Jewish World Review June 9, 2004 / 20 Sivan, 5764

Software shield easily thwarts port scanners; WordPerfect 8.0 documents keeps being corrupted; more

By James Coates | (KRT) Q. I've been getting port scan attacks (up to three a day) from the same party. It began a few months ago, after I reformatted my hard drive, reinstalled the software and added McAfee Professional VirusScan and firewall.

I've traced the attacks back to the Internet provider and the user name. I contacted the Internet provider and asked that they take action to stop these attacks. A manager at the ISP went to great lengths to assure me that the port scan attacks were harmless and not to be concerned.

I'm very concerned in these days of virtual fraud and identity theft. Do I have a valid reason to be concerned, and if so can you suggest a way to stop these attacks?

Dale L.

A. If you want to take this up further I'll tell you how to find the person or company that is bothering you through an Internet tool called Whois.

But first a word of reassurance.

Even though you don't exactly know who is behind those port scan attacks it really doesn't matter. They are gnats and you're behind a steel door.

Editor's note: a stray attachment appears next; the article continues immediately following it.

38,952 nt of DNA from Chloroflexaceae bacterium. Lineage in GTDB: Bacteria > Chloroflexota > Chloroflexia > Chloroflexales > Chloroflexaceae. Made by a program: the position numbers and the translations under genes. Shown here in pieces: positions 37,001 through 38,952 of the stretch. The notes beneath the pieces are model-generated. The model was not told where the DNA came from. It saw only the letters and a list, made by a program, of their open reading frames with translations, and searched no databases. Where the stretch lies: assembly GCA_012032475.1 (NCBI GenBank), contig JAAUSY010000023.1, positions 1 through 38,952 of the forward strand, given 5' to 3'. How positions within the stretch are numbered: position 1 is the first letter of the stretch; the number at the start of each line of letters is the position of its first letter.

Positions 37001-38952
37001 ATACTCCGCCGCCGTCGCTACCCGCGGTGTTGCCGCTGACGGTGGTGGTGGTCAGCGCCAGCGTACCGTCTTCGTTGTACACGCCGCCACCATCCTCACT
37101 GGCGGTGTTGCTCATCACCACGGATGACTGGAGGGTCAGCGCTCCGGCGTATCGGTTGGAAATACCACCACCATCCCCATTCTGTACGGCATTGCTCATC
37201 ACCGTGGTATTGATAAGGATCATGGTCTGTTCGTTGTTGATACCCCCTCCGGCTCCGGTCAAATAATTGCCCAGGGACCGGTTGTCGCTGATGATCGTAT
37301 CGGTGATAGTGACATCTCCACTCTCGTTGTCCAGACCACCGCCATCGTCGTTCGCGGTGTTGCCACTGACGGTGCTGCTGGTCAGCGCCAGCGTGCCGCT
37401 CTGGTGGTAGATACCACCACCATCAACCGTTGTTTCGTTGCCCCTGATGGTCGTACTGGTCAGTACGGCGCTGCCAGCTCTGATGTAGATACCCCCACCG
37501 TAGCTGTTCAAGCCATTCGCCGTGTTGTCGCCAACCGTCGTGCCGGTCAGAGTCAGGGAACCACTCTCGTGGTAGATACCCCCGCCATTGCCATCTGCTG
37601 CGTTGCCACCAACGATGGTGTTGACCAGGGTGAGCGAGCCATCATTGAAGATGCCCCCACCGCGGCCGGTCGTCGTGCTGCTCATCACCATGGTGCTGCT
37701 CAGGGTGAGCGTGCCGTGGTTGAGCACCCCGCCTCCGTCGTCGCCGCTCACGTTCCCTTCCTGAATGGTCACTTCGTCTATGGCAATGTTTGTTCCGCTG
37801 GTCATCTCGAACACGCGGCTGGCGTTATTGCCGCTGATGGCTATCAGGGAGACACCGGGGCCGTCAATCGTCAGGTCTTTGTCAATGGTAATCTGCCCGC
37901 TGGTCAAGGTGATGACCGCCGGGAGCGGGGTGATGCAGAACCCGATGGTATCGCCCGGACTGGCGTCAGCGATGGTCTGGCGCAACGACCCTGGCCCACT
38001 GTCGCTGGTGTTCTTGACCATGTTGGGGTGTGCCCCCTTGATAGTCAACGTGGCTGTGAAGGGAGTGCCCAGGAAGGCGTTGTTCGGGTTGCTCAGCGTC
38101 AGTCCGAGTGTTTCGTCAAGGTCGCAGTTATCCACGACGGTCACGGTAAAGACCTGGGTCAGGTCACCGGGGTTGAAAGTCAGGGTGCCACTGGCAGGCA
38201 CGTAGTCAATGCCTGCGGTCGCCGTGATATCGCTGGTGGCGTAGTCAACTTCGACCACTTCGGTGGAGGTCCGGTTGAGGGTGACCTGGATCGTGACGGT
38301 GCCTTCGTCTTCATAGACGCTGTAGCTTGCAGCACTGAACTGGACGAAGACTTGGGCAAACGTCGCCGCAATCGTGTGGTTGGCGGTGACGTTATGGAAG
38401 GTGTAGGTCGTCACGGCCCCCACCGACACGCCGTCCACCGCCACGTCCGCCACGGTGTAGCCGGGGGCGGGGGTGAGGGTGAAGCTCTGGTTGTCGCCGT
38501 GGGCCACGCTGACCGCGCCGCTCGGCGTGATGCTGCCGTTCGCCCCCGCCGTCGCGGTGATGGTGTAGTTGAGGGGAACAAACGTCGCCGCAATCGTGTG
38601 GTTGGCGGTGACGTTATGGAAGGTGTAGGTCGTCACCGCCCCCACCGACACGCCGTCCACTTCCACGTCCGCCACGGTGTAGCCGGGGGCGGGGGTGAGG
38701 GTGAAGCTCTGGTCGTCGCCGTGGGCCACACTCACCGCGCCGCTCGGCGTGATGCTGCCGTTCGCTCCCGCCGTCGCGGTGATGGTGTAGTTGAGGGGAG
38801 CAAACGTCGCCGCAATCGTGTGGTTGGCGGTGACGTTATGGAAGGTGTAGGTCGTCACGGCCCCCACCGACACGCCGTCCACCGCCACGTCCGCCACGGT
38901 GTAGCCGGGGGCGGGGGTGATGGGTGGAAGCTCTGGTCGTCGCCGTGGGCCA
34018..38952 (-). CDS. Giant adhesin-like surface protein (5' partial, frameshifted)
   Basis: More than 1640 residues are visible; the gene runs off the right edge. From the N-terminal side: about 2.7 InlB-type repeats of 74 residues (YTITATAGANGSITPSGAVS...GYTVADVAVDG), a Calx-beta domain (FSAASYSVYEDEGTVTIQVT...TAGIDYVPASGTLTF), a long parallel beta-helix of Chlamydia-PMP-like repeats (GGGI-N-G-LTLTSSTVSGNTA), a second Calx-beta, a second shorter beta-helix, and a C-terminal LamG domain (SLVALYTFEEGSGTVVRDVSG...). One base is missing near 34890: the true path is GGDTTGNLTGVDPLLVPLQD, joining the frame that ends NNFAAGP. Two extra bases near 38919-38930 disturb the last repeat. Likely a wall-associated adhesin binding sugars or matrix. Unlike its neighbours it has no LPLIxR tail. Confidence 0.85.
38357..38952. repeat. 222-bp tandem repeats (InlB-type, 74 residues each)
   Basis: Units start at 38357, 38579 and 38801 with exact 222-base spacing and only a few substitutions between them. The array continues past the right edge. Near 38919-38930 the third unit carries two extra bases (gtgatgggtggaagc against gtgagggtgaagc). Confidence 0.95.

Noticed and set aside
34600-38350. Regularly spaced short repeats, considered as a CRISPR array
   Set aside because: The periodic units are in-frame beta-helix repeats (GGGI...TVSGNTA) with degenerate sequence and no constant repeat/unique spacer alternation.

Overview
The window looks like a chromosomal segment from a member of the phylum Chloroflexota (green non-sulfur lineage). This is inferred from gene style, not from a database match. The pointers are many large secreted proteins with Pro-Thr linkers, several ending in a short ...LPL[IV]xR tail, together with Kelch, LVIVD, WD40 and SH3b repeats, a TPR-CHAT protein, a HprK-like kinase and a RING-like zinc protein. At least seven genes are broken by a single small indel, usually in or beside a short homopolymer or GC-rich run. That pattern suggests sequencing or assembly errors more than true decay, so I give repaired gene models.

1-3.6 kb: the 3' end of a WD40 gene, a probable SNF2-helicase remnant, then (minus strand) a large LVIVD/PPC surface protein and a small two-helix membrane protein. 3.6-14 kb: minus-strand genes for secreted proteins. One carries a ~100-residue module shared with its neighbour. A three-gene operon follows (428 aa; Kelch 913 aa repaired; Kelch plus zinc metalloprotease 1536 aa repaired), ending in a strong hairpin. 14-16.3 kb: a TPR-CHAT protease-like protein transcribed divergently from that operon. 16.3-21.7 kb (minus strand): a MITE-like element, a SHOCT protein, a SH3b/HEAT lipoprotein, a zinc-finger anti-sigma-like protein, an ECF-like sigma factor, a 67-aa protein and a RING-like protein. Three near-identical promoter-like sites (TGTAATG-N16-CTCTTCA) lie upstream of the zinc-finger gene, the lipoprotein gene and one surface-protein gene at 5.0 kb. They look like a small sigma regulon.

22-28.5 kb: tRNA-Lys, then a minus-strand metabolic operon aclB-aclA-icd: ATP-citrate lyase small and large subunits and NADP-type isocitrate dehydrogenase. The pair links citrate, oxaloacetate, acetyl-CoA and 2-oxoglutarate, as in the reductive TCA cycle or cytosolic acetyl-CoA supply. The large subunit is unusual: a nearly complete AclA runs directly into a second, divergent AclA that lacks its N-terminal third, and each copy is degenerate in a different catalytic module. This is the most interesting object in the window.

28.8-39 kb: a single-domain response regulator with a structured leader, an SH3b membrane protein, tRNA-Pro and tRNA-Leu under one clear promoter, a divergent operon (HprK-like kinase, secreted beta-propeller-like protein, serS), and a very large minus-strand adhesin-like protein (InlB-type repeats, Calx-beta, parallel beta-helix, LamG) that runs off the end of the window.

That Internet service provider is correct in saying that nothing can hurt you as long as you have your firewall shield activated with the McAfee software you installed. I urge people to go a step further and activate the firewall built in to Windows XP even if they buy outside protection like McAfee, Zone Alarm or Symantec, etc.

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To activate the Windows firewall, right-click on the Network Places icon and pick Properties. This displays icons for your Internet connection, such as a LAN or a wireless link. Right-click on your Internet connection and pick Properties again. Now open the Advanced tab and you will find the check box to invoke the Windows Firewall.

Firewalls shut down all of one's vulnerable ports, which means that your machine will block all of the seething probes from hackers, hobbyists and hustlers that knock on every door (port) they can find.